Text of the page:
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Past Articles Library | Plant Diseases & Control | Fungicial Soap

Organically kills fungi and bacteria on food plants and ornamentals

Last month we talked about the great benefits of using neem oil to kill fungal and bacterial problems on your plants.

This month, we are going to give you another alternative to use. After all, you can never have enough choices.

Fungicidal soap has tons of benefits; one of the biggest things is that it works on both wet and dry leaf surfaces.

This makes it so convenient to use, because you don't have to wait for dry weather to apply it to your plants, which further protects them from fungi and bacteria getting a foothold.

It is also odorless, and like neem oil, it is not toxic to humans or mammals.

As it decomposes it can benefit plants

Fungicidal soap comes in a liquid concentrate, and as it decomposes, it forms soluble copper and fatty acid, which are both necessary to the growth of plants and soil microorganisms, so you help both the plant and the soil.

In addition to all the benefits mentioned so far, just look at all the common plant diseases it controls:

For Fruits It Helps Control:

  • Anthracnose on apples and pears
  • Bacterial canker
  • Leaf and fruit spots on stone fruits
  • Downy and powdery mildew
  • Black rot and gray mold on grapes
  • Septoria leaf spot on strawberries
For Vegetables It Helps Control::
  • Anthracnose
  • Bacterial spot
  • Early and late blight
  • Septoria leaf spot on tomatoes
  • Neck rot on onions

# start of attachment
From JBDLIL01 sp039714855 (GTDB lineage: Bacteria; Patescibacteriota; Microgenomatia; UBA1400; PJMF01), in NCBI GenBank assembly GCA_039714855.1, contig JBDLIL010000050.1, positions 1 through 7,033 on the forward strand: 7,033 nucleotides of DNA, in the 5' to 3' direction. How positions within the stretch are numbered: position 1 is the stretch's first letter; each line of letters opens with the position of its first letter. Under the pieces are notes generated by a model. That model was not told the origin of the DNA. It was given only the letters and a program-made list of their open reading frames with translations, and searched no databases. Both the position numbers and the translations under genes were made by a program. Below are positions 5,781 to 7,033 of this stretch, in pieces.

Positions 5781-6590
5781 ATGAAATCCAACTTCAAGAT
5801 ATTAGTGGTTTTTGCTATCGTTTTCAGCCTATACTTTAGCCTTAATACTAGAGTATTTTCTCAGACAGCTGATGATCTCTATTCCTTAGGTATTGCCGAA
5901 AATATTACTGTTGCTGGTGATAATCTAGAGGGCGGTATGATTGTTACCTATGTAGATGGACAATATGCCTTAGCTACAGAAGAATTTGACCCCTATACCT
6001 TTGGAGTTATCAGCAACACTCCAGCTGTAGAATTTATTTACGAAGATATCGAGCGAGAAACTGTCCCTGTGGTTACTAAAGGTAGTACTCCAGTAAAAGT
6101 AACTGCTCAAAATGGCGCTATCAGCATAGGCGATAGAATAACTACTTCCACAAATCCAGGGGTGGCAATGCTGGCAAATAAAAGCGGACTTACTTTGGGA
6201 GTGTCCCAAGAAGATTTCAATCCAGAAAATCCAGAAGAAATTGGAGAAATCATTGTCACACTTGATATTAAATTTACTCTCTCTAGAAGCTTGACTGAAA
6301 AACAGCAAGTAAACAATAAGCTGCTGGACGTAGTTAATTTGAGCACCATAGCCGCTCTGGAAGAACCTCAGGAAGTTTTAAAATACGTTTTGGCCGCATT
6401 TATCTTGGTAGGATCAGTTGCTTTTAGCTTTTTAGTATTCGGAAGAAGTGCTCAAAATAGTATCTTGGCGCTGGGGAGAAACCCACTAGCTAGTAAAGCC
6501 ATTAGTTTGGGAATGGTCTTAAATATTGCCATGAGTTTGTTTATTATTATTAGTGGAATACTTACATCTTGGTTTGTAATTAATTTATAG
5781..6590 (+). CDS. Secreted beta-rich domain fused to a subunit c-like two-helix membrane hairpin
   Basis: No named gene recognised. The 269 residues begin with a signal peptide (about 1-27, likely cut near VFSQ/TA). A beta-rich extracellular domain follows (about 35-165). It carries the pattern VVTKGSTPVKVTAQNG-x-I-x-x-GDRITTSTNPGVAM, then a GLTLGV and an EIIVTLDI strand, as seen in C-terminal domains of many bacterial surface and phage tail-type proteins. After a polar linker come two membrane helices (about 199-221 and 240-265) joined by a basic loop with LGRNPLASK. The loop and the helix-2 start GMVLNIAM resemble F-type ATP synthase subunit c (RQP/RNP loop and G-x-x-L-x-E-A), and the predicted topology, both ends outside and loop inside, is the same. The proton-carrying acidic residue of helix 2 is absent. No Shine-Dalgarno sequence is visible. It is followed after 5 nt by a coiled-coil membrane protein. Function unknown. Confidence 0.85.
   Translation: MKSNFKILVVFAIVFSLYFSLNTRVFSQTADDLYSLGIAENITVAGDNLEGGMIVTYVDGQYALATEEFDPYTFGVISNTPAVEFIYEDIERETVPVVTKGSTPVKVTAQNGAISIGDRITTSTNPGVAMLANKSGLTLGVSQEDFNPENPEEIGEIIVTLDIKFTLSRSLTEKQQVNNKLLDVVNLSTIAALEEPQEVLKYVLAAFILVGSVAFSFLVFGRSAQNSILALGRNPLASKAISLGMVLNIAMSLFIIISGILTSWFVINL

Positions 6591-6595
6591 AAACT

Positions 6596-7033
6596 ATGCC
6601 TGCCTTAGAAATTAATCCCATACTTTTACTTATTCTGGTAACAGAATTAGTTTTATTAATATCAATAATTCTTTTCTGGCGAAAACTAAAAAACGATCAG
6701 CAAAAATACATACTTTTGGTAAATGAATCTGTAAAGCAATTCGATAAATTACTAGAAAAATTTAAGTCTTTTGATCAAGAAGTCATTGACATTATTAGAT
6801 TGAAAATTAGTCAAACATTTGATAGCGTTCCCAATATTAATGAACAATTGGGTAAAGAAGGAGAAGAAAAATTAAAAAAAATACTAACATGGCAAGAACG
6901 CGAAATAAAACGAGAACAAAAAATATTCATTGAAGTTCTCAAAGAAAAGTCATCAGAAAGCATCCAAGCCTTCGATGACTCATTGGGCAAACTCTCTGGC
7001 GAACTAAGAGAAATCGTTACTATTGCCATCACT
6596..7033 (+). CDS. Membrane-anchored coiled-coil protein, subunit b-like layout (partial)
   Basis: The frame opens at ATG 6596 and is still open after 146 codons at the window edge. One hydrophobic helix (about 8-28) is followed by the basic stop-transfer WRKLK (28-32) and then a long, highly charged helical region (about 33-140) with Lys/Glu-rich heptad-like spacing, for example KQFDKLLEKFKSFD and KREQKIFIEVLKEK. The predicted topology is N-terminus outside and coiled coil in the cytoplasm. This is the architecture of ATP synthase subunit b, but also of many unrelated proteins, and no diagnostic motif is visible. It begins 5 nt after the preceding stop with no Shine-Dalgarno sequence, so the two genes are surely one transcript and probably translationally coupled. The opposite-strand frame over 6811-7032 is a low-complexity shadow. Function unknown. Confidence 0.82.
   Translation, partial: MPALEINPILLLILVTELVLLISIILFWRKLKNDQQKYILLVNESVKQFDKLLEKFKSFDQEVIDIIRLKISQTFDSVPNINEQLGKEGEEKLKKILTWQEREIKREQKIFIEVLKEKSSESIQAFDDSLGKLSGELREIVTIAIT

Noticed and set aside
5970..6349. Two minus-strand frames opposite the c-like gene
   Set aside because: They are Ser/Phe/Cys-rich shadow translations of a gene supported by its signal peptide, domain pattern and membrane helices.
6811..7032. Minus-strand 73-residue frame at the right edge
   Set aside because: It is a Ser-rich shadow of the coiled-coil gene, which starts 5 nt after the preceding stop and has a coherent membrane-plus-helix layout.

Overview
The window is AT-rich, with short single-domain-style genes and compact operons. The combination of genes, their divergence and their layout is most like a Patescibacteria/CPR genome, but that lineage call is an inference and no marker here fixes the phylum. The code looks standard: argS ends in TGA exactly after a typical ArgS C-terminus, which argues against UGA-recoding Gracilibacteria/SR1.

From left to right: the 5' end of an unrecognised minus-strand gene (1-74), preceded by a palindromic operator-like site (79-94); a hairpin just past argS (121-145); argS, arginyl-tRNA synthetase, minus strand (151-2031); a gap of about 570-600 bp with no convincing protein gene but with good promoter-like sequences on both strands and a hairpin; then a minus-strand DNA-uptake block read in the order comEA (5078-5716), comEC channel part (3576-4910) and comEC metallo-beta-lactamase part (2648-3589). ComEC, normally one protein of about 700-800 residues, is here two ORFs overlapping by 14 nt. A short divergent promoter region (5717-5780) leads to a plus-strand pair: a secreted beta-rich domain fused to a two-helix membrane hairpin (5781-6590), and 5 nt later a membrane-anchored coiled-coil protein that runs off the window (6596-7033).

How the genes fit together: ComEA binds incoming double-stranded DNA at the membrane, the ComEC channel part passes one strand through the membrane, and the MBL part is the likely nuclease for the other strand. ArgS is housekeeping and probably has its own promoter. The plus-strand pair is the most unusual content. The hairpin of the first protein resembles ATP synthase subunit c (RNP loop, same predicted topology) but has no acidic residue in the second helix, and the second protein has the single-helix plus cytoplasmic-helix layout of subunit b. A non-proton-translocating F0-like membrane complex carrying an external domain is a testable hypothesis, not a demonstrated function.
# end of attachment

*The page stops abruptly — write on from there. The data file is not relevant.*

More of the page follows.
• Bottom rot on lettuce
  • Bacterial blights
  • Downy and powdery mildew
  • Molds
  • Alternaria and other leaf blights.
For Ornamentals It Helps Control::
  • Black spot
  • Downy and powdery mildew
  • Rust on roses
  • Needle blight on pines
  • Dollarspot
  • Leaf spot
  • Stem rust and leaf blight on lawns
For best results, start applying early in the season on plants that are susceptible to disease in your area, and continue spraying until harvest time, or if using on ornamentals, until the threat of disease has gone.

Like any new spray that you apply to your plants, always test spray a few leaves before treating the entire plant to make sure no damage is done to the foliage.


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Lady Beetles

Commonly known as Lady Bugs, eat aphids, mealybugs and many different types of insect eggs.

If you want to use them as beneficials in your garden, release them at night, or keep them in their wire topped containers for a day or so before release.

Either technique will help keep them in the area, and working on your specific insect problems, instead of just flying away.

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